This article was originally published on April 15, 2020.
On April 14, 2020, the government of Manitoba announced an unpaid job-protected leave for employees who require time away from work for reasons related to the COVID-19 pandemic.
The Public Health Emergency Leave (the “Leave”) is reflected in section 59.12 of The Employment Standards Code (Manitoba) (the “Code”).
Update: As announced on October 26, the Province of Manitoba is seeking to make legislative amendments to the Employment Standards Code (Manitoba) in order to close gaps between the provincial Leave and two of the new federal income benefits (i.e., the Canada Recovery Sickness Benefit and Canada Recovery Caregiving Benefit) that took effect on September 27. The province is proposing to align the eligibility requirements of the Leave with those of the federal benefits, such that, retroactive to September 27, the provincial Leave entitlements would be extended to workers who are more susceptible to COVID-19 because of underlying health conditions, ongoing medical treatments or other illnesses. The province is also proposing changes to allow the province to amend provisions of the Leave, if needed moving forward, by way of regulation and not legislation.
Under the Canada Recovery Sickness Benefit, Canadian workers have access to paid sick leave in the amount of $500 per week for up to two weeks if, among meeting other requirements, they are unable to work at least 50% of their scheduled work week for one of the following reasons:
- they are sick with COVID-19 or may have COVID-19;
- they are advised to self-isolate due to COVID-19 by their employer, the government or a medical professional; or
- they have an underlying health condition that puts them at greater risk of getting COVID-19, as advised by the government or medical professional.
The Canada Recovery Caregiving Benefit is intended to provide support in the amount of $500 per week for up to 26 weeks for workers who, among meeting other requirements, are unable to work at least 50% of their scheduled work week because they are caring for a family member, including a child under the age of 12 or a family member who needs supervised care for one of the following reasons:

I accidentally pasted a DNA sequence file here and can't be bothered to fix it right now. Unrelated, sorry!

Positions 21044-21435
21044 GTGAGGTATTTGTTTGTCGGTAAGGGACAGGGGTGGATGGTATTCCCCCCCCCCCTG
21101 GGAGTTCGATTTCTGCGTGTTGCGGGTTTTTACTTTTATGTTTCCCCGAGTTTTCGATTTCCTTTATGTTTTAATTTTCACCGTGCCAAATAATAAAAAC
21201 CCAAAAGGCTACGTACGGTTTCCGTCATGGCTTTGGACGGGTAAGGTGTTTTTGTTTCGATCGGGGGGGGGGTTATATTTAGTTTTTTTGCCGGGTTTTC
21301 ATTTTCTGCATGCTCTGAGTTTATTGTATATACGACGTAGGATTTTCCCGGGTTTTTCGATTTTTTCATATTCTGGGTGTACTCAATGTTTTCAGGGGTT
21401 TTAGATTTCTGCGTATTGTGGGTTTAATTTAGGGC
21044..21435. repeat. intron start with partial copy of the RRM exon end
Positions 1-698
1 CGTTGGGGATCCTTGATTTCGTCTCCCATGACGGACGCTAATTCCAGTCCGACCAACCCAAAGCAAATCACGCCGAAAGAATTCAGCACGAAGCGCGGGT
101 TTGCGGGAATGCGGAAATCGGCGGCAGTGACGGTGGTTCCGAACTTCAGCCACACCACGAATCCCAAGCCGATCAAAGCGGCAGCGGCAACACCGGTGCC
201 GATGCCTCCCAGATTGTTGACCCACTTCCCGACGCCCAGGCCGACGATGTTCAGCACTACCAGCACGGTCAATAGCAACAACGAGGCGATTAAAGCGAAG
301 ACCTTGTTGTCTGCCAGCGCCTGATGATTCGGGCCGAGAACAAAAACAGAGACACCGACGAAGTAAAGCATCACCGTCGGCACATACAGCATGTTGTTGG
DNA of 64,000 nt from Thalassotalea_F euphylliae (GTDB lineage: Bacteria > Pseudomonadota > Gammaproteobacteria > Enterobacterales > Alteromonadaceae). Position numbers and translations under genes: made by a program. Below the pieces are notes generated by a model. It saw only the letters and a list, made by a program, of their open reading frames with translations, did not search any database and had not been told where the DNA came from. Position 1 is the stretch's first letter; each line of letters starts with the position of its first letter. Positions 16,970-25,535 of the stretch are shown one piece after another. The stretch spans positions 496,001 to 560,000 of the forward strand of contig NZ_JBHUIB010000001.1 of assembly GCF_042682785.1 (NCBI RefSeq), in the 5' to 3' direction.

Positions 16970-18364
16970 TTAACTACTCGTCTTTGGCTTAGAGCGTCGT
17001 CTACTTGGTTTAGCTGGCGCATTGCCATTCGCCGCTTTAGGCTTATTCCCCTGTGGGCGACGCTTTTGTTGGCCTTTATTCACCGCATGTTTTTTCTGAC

- their school, daycare, day program, or care facility is closed or unavailable to them due to COVID-19;
- their regular care services are unavailable due to COVID-19; or
- they are sick with COVID-19 or have symptoms of COVID-19, are at risk of serious health complications if they get COVID-19, as advised by a medical professional, or are self-isolating due to COVID-19.
For more information on the federal COVID-19-related benefits, see our blog.
There is no prescribed duration of the Leave, and it will conclude once the circumstances listed above no longer apply to the employee.
Section 59.12(4) of the Code clarifies that an employee taking the Leave “may be required to provide the employer with reasonable verification of the necessity of the leave as soon as practicable.” There is no minimum length of time that an employee must be employed in order to be entitled to the Leave; however, employees must provide their employer as much notice as is reasonable in the circumstances and sufficient information to confirm that they meet the requirements of the Leave. What constitutes reasonable verification will be determined on a case-by-case basis. Employers should only generally seek to confirm that the employee is facing one of the eligible circumstances listed above, and a brief explanation by the employee would likely be sufficient.
There is no employee requirement to produce a medical certificate and employers are not permitted to request a medical certificate to verify an employee’s eligibility to the Leave. Employers should also continue to follow best practices for confidentiality of medical information, including limiting disclosure to only those employees who require access or as otherwise required by law.
Employment is considered to be continuous during the Leave. As such, an employee’s seniority continues to accrue during the Leave, and the employee remains entitled to any pension and other benefits they had prior to the Leave.
At the end of the Leave, employers are obligated to return employees to the same (or comparable) position they held prior to taking the Leave. Employers may not terminate, lay off, or otherwise discriminate against an employee specifically because they have taken this Leave. Notably, an employer is not precluded from terminating or laying off employees for bona fide business reasons unrelated to the Leave, including for example, a shut-down of operations or a reduction in workforce based on seniority due to the COVID-19 pandemic.
The MLT Aikins LLP labour and employment team will continue to monitor the situation and provide additional updates as they become available. Employers considering the impact of the Public Health Emergency Leave should contact a member of our labour and employment team in Winnipeg.
Note: This article is of a general nature only and is not exhaustive of all possible legal rights or remedies. In addition, laws may change over time and should be interpreted only in the context of particular circumstances such that these materials are not intended to be relied upon or taken as legal advice or opinion. Readers should consult a legal professional for specific advice in any particular situation.